What was next for Sand was the last in a series of novels set in the countryside that she had begun in the late 1840s. Notably, they often involve intergenerational, semi-incestuous, or otherwise forbidden romances. In La Mare au Diable (The Devil's Pool, 1846), a widower marries his 15-year-old ward instead of a woman closer to his age of whom his family approves. In François le Champi (The Country Waif, 1847) a stray orphan raised by a miller's wife marries her once he becomes an adult. And in La Petite Fadette (1849), the farmer's son Landry falls in love with Fadette, who is ostracized by the other villagers because her grandmother is reputed to be a witch, because she is rumored to be the daughter of a "fallen woman," and because she and her younger brother are often dirty, unkempt and wild. In each story the characters must learn "to trust eroticism and overcome fear," and all are rewarded by finding true love. [3] That pattern would be continued in her final novel, Marianne (1876).


Title page of La Tour de Percemont and Marianne from the Oeuvres Completes edition, 1876. Source:

Marianne Chevreuse is a young woman who has inherited her parents' farm, and so is independent; she has no financial need to marry. Pierre André, her godfather, is fifteen years her senior. Pierre is shy, and as he approaches middle age is also ashamed of his lack of worldly success.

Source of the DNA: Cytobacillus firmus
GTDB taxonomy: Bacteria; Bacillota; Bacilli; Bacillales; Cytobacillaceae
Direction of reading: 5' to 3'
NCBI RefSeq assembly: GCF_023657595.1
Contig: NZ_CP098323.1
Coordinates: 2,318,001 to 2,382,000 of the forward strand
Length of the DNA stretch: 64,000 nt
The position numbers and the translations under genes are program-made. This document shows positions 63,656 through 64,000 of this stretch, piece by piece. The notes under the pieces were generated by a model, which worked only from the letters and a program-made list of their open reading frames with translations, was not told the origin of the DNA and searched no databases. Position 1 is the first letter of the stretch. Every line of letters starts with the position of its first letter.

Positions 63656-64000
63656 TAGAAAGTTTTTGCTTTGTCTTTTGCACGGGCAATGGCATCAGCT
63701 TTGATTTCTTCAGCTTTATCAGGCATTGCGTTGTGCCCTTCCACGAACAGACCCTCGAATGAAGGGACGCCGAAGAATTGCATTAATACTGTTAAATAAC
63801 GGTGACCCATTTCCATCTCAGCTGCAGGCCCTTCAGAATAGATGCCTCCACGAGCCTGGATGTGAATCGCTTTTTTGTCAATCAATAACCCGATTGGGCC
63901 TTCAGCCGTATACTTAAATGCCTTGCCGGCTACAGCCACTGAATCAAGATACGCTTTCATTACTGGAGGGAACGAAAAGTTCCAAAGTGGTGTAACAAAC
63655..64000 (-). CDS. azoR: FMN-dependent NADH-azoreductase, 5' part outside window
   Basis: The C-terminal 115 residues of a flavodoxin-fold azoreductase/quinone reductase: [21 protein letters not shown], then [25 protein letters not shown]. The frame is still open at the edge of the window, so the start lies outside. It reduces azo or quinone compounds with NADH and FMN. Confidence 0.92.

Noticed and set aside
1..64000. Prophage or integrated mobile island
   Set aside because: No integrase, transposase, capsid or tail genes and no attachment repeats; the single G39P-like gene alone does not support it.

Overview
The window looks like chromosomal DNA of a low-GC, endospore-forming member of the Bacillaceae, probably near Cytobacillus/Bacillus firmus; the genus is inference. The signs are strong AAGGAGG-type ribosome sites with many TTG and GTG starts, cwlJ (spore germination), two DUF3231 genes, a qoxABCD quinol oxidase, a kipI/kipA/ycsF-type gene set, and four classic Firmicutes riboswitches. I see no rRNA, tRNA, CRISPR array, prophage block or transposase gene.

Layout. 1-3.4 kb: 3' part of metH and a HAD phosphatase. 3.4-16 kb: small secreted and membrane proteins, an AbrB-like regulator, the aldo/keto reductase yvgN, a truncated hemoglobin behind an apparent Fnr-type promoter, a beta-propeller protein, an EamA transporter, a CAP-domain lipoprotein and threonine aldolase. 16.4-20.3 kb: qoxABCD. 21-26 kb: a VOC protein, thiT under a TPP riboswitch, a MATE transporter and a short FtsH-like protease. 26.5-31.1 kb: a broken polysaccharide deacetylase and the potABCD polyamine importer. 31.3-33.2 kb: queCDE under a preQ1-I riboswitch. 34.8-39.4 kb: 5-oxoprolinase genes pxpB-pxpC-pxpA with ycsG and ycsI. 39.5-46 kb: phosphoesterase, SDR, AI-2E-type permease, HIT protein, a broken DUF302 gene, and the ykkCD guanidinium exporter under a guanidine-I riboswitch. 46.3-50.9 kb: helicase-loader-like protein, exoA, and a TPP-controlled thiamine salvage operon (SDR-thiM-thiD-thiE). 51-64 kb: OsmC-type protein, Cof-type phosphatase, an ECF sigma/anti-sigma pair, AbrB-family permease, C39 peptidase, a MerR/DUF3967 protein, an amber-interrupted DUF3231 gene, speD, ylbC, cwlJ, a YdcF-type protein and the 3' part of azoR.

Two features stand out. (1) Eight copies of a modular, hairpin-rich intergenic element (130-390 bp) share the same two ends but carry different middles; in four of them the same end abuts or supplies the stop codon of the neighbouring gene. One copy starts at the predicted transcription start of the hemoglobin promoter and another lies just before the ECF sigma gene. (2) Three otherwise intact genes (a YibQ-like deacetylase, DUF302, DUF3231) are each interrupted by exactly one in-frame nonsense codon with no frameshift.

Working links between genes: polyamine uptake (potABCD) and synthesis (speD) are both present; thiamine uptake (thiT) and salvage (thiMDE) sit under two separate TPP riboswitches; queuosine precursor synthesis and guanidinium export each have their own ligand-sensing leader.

He was intelligent and hardworking and in his youth had felt capable of anything. . .He was a gifted conversationalist and had a great talent for writing. But he was crippled with shyness and, outside his own circle of friends, found it impossible to behave with any degree of spontaneity. . .
He might have become a writer; he wrote a great deal but published nothing for fear of being considered mediocre. . .Possessing every kind of artistic impulse, he could not make the leap from feeling to action, from inspiration to expression. . .
During these periods of utter dejection he would consider himself the feeblest of creatures, lacking in will-power, drive and conviction. . .His mind, after his return home, was weighed down with two equally heavy burdens: a disillusioned past and a future without prospects. [4]
Pierre is asked by a former village acquaintance who has become a successful businessman to try to arrange a marriage between Marianne and his son Philippe. Philippe has artistic pretensions; if Pierre is talented but lacks confidence, Philippe is the reverse. The sudden appearance of a young, handsome and rich suitor for Marianne forces Pierre to recognize his own hopeless love for her. What he doesn't realize is that his inability to express his feelings may inadvertently drive Marianne into the arms of the new arrival. Marianne, though, has her own ideas about whom, or whether, she will marry. . .

Sand sent a copy of the newly published novel (together with another short novel, La Tour de Percemont) to Flaubert. He responded,
Marianne moved me deeply and two or three times I wept. I recognized myself in the character of Pierre. Certain pages seemed to me fragments of my own memoirs, supposing I had the talent to write them in such a way! How charming, poetic and true to life it all is! La Tour de Percemont pleased me extremely. But Marianne literally enchanted me. . .Anyway, this time I admire you completely and without the least reservation. [5]